We’re almost entirely limited by what is available in the Python standard library, which afaik pretty much limits us to gzip, deflate, bzip, and lzma. Unfortunately Python does not make any of them mandatory (the related compression will just be unavailable at runtime) so diversifying what compression algorithms we use, means that we place additional constraints on the Python environment.
The current situation is since we’ve standardized around deflate (via zip files) and gzip’d tarballs our only constraint we place on a Python environment is it had to have been linked with zlib which is an incredibly common dependency to have available, even in docker containers, etc.
The other constraint here is that currently we still support Python 2 (at least to some degree) which rules out LZMA since that wasn’t available in Python 2 (unless we decide that this hypothetical new wheel format should only be available for Python 3 or we decide to say that people have to install some LZMA backport to install from wheel on Python 2.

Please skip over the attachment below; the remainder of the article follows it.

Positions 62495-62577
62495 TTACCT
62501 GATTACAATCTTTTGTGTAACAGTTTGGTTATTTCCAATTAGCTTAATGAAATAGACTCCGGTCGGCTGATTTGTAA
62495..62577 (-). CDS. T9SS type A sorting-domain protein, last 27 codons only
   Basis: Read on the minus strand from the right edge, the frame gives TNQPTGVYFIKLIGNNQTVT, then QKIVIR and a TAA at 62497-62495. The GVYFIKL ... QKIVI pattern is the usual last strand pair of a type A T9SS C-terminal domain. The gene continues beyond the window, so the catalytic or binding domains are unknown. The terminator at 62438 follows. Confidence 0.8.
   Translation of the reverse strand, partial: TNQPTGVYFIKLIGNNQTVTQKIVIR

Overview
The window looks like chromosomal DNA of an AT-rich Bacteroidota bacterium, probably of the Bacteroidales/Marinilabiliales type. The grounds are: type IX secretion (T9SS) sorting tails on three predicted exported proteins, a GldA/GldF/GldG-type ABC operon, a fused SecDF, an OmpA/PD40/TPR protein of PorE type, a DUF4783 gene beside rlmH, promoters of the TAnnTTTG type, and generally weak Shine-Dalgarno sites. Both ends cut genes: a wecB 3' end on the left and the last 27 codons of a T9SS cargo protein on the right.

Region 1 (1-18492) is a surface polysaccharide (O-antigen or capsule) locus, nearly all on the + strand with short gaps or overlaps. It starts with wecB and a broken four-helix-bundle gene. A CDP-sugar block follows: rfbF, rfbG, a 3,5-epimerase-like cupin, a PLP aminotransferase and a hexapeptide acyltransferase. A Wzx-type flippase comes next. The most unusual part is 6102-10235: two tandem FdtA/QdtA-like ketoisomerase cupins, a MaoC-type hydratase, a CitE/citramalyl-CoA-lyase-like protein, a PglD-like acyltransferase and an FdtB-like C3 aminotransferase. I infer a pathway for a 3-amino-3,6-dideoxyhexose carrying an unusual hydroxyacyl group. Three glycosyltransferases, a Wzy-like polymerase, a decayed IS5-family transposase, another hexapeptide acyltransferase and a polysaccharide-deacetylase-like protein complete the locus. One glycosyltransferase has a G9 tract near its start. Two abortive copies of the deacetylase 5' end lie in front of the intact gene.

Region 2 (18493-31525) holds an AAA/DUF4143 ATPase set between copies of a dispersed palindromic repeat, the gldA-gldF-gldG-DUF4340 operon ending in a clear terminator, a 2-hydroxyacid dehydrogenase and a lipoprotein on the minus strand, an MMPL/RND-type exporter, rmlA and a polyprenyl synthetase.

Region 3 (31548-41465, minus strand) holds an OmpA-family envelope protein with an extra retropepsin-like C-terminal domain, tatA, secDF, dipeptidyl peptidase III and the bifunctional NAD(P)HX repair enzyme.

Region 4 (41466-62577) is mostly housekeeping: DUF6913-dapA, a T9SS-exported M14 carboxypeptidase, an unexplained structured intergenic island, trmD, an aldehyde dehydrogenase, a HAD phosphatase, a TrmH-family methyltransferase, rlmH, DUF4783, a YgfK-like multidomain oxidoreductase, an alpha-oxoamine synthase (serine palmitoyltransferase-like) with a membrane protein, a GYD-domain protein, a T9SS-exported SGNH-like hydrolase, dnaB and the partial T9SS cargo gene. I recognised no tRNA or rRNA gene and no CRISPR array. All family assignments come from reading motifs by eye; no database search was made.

Beyond that I see two real options for how the format would look like, either we do something similiar to conda where we have a tarball within a zip file, where the tarball is compressed with some specific compression scheme. The other is to just use either the zip file support for a different compression algorithm or a non gzip tarball (xz or bzip2 or wahtever).
Honestly, I think either one is perfectly fine, and would probably suggest that the decision would largely be driven by what the compressed size looked like between the two options on real world examples. There is an argument to be had that the metadata could/should continue to be just normal zip members (e.g. not in an inner tarball) to enable easier introspection without having to extract multiple levels of artifact formats.